WbranchMay 25th, 2014, 10:31 pm
York & Starlight PA

Posts: 2661
I know a couple of guys that just never carry a net. Now I never carry one when fishing local waters as I know the likelihood of me catching anything more than 16" long is really remote. I would feel kind of silly wearing the Brodin (it is 24" long) on water where a 16" trout would be considered large, But whenever I am on big water and big, 20" - 24" trout live I want the big net. It just helps conclude the capture and probably contributes to the survival of the trout.
Catskill fly fisher for fifty-five years.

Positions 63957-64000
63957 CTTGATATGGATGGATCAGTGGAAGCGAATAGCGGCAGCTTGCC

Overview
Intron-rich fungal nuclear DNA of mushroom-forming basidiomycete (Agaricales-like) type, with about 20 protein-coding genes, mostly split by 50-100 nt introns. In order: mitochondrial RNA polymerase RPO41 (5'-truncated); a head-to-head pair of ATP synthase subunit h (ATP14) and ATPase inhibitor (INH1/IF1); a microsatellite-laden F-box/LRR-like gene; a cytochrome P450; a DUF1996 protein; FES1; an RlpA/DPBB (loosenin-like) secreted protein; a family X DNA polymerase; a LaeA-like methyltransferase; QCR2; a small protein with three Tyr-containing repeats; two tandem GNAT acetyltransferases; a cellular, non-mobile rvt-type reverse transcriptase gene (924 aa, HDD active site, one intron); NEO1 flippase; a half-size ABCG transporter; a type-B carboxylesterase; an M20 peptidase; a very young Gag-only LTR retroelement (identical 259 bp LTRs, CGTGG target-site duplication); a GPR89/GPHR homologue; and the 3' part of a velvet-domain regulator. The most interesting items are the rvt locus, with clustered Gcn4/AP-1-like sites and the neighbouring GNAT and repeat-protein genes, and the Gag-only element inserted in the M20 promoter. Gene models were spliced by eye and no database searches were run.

Jmd123May 25th, 2014, 11:15 pm
Oscoda, MI

Posts: 2492
My standard net is the 20" Measure Net (http://www.themeasurenet.com/). The biggest fish I have measured in it yet was a 19 1/2" smallmouth I caught off my friends' dock downstate in Cooley Lake, back in 2010 (only smallmouth I have ever caught there!). One of these days I'm gonna tie into a trout that will overfill it, has happened before but I lost them.

Jonathon
No matter how big the one you just caught is, there's always a bigger one out there somewhere...
PaulRobertsMay 26th, 2014, 2:11 am
Colorado

Posts: 1776
I know a couple of guys that just never carry a net. Now I never carry one when fishing local waters as I know the likelihood of me catching anything more than 16" long is really remote. I would feel kind of silly wearing the Brodin (it is 24" long) on water where a 16" trout would be considered large, But whenever I am on big water and big, 20" - 24" trout live I want the big net. It just helps conclude the capture and probably contributes to the survival of the trout.